An episode from 2/21/22: Tonight, I continue the discussion of jealousy that has threaded its way through a handful of episodes on this podcast (including Jealousy Part 1). The bulk of this episode is spent talking about the essayist and novelist Joan Didion, whose fairly affluent lifestyle belied many of my merely defensive (and indeed jealous) notions about just how truly talented the rich or well-off could really be.
At the same time, though, I make what I think is a fair point: after listening to Didion’s memoir about her husband’s death, The Year of Magical Thinking, I notice how unfortunate it is that, out of all the memoirs of love and long marriage and mourning that are published, of course the one by Didion becomes a bestseller. A similarly brilliant and moving book, written by an unknown widow about her unknown husband, would likely never achieve the prominence that Didion’s book has, and that’s a shame.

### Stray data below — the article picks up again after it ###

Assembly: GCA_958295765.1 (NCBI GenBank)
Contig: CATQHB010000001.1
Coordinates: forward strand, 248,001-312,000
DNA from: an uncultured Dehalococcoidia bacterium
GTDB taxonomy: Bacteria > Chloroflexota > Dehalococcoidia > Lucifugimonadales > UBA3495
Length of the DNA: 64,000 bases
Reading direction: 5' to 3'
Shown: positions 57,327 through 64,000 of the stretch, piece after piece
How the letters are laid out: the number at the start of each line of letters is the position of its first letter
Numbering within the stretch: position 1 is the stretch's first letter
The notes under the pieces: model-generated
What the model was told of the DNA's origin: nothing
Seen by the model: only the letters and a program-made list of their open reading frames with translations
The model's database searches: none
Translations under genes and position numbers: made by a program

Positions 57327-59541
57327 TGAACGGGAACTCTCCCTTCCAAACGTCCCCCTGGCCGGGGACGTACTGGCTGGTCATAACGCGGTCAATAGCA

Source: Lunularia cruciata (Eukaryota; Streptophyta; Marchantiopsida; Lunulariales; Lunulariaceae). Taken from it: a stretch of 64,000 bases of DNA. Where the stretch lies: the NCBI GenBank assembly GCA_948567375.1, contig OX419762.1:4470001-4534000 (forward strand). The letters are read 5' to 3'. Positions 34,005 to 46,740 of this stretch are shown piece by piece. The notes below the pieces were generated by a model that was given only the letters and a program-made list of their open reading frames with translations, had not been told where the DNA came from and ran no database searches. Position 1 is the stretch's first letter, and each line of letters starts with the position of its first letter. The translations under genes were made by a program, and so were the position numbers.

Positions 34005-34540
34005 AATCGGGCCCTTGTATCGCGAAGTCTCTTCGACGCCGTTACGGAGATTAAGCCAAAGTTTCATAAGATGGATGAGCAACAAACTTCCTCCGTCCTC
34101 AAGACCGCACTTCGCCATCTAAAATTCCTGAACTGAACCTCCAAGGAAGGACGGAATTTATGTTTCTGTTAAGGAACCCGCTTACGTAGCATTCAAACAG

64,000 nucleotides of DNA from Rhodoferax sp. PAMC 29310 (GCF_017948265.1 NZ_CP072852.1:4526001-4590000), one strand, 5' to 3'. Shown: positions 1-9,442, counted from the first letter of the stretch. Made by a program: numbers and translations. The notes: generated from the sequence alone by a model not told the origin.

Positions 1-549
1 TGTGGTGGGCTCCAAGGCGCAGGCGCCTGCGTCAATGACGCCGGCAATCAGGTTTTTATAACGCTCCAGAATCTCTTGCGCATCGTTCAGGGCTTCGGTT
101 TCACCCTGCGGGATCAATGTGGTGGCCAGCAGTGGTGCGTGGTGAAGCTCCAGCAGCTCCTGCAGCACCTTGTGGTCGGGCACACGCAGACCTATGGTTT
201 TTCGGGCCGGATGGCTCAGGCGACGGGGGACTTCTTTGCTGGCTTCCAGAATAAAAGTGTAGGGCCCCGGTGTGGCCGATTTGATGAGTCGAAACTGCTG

So that while my jealousy and defensiveness in the face of those who are well-off, and those who are famous, can easily be seen as petty, at some point it does highlight a real disparity in our culture, on the basic level of whose voices we hear, and whose stories we are told. There is a great sense that many of us, who have few connections and who will never be well known, are barely scraping by (creatively, financially, and otherwise), while those with even half a foot in the door can game the system without even really trying.